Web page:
Our first tape of Good Lovin’ comes from 5/19/66 – fast, rough, and its only known performance for three more years. It’s also played in some spring ’66 demos of new songs, which makes me doubt that they’d done it in ’65, though it’s possible. (Good Lovin’ was released by the Olympics in April ’65, and by the Young Rascals in Feb ’66 – the Dead would have known both versions, and it’s impossible to tell which inspired them to cover the song.)
It’s also hard to believe that Weir would sing Little Red Rooster with Pigpen still in the band (especially since a couple other people remember Pigpen singing it).
The Beau Brummels were a local band on Autumn Records who’d recently had a hit with ‘Laugh Laugh,’ and had their first album out that spring. It would be fascinating to know which song the Warlocks might have rehearsed – it’s not so far-fetched as it seems, since you can hear a little Beau Brummels influence on the Warlocks’ later demo for Autumn Records, on songs like ‘The Only Time Is Now.’
The Warlocks did indeed play the Stones’ ‘Off The Hook,’ from the Feb ’65 “Rolling Stones, Now!” album. Some more info is here, suggesting it debuted around September ’65 (though they could have done it from the start). Garcia sang it:  
http://lostlivedead.blogspot.com/2011/09/september-1965-dining-hall-menlo.html
https://www.youtube.com/watch?v=DMeNC1IPUnQ  

McNally summarizes what the Warlocks played early on: “They were a basic cover band, playing Chuck Berry, ‘Stealin’,’ Dylan’s ‘Baby Blue,’ ‘Walkin’ the Dog,’ ‘Wooly Bully,’ and other hits.” (16)
‘Wooly Bully’ was a hit for Sam the Sham & the Pharaohs in June ’65, so the Warlocks would have picked it up after they left Magoo’s. This illustrates another facet of their repertoire: aside from covering their idols, they would also pick up the latest hits off the radio to play, as was standard practice among ‘60s club bands. (Garcia later said they were “doing all the R&B-rock standards,” and "we did pop covers, mostly.") (16.1)  
https://www.youtube.com/watch?v=OcguLZaMelE 

Sue Swanson, the band’s first fan, attended their early rehearsals even before Phil joined: “Dana Morgan was the bass player then and they used to practice at his father’s store. They did a lot of traditional stuff – ‘I Know You Rider’ and things like that. They would listen to a lot of 45s to learn songs. My job was to change the 45s. ‘Play that part again!’ It was a crummy little phonograph that would sit on the counter at Dana Morgan’s… When Phil came on board he was just learning to play the bass and to sing. I used to hold his music…I’d sit there and hold his music and make faces at him and try to make him laugh.” (17)

Phil says that at his first rehearsal, they did I Know You Rider and King Bee, which the Warlocks had already been doing.
Swanson recalls, “I think the first song Phil ever did with the Warlocks was ‘Do You Believe in Magic.’” (17) (She may mean the first song he sang the lead on.) McNally says that the Warlocks picked up this song after seeing the Lovin’ Spoonful at Mother’s on August 4: “Their hit song ‘Do You Believe in Magic was one of Lesh’s favorites, and became part of the Warlocks’ repertoire.” (18) I don’t think he could have done it earlier, since the song was first released in August ’65.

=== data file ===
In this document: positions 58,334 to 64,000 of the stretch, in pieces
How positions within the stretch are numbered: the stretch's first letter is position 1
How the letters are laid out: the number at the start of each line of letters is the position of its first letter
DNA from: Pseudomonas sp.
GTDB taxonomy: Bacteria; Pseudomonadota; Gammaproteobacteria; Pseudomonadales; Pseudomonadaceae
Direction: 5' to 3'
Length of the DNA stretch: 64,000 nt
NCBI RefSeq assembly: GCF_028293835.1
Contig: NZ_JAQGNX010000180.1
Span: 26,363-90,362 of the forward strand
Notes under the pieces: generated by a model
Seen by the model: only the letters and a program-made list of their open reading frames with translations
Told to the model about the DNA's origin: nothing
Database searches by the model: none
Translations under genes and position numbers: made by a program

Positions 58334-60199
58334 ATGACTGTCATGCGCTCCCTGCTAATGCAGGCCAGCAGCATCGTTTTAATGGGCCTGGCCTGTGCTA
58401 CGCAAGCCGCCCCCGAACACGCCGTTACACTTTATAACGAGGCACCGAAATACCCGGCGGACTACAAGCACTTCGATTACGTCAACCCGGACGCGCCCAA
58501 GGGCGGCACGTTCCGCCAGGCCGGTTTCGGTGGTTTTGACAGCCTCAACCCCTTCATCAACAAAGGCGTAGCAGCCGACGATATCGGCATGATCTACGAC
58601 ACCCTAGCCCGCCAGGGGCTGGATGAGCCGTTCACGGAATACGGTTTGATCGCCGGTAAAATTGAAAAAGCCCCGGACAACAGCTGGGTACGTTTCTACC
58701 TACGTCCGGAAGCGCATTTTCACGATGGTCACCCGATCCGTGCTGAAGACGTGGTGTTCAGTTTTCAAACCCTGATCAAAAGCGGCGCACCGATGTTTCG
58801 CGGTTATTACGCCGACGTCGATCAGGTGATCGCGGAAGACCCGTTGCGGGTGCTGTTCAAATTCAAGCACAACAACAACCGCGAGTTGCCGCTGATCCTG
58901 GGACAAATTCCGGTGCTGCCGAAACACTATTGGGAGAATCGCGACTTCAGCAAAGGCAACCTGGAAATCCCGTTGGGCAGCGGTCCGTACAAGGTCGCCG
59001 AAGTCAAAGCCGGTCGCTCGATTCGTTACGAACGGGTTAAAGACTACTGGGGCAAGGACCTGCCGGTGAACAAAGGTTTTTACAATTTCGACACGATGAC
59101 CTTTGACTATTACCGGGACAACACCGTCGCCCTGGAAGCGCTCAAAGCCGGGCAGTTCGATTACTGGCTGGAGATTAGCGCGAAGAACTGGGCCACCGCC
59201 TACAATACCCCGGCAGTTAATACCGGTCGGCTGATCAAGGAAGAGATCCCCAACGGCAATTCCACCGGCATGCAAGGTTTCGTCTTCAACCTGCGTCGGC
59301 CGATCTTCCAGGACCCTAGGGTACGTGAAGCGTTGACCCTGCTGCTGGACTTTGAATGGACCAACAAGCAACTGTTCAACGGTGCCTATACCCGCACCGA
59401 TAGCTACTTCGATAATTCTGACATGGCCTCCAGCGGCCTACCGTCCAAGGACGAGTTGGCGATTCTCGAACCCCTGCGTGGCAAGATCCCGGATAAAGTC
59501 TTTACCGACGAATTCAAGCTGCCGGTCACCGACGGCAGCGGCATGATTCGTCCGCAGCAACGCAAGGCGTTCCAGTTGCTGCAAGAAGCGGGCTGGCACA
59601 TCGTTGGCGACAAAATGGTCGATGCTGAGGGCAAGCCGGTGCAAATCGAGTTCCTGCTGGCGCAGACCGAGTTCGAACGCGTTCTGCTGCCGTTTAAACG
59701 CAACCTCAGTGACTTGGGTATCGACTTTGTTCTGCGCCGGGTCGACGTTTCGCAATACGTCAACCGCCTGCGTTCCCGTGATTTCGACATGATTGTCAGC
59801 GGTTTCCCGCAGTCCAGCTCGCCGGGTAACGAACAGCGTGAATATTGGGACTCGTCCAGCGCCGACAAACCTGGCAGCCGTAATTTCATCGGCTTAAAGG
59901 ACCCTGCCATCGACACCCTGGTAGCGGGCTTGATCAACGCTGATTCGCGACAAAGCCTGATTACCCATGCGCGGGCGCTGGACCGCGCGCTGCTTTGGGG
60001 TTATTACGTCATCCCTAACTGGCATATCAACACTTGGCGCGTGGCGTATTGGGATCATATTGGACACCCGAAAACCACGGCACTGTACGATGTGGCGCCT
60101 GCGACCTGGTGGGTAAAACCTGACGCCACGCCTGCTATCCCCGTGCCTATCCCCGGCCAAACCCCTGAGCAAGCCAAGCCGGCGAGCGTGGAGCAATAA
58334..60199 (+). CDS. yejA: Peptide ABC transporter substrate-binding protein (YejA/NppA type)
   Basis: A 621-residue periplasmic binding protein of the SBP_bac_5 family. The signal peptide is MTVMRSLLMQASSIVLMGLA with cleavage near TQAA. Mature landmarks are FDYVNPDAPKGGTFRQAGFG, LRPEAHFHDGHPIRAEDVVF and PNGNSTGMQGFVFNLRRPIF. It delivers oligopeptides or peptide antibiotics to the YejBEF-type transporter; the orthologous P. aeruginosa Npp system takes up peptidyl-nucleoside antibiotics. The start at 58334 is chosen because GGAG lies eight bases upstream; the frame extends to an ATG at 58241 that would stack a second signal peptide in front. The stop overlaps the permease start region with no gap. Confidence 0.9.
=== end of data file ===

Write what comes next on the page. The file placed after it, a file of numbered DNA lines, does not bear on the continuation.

https://www.youtube.com/watch?v=R8ifTS5NEsI 

Dexter Johnson, another acquaintance of Garcia’s, also caught an early rehearsal: “I remember seeing them at some dive over by the railroad tracks playing rhythm & blues. I also remember coming to Dana Morgan’s one afternoon…and they were practicing, and they were doing ‘Money.’ ‘The best things in life are free…’ I didn’t think it was as good as the hit on the radio.” (19) (Money was done by Barrett Strong in 1959, and was covered by lots of bands at the time - the Beatles being the most well-known, but the Kingsmen also had a hit with it in '64.)

Tom Constanten came by later on to see Phil: “I saw one of the Warlocks’ shows at the In Room…doing ‘Wooly Bully,’ ‘Do You Believe in Magic,’ and other songs like that.” (20)

Sara Garcia also saw them at band practices “when they were just getting the band together, playing ‘Gloria’ and some Rolling Stones songs.” (21)
Gloria was a new song by Them (originally released in the UK in ’64), which caught the ears of the Warlocks along with a thousand other garage bands.
https://www.youtube.com/watch?v=J0aHmMfZTEw 

By the time they played the In Room, Garcia said, “We were getting a reputation for being the first guys to know the new Rolling Stones tunes... We got to play the hits, we did Rolling Stones tunes...everything else was just the stuff that we liked...weird R&B shit... [We were] developing a reputation and sort of being the Rolling Stones of the peninsula bar bands.” (22)

Kreutzmann also said that in '65, “We played every new Rolling Stones song that'd come out, and Pigpen would sing some blues.” (23)
From Kreutzmann's book: “From the very beginning, we would cover Rolling Stones songs. We'd play stuff like ‘Get Off of My Cloud’ and ‘Satisfaction.’ They were just fun, easy tunes to do in the nightclubs we were playing back then, and that's what the people in those places wanted to hear.” (24)
(Satisfaction was released in June ’65, and Get Off of My Cloud in late September ’65.)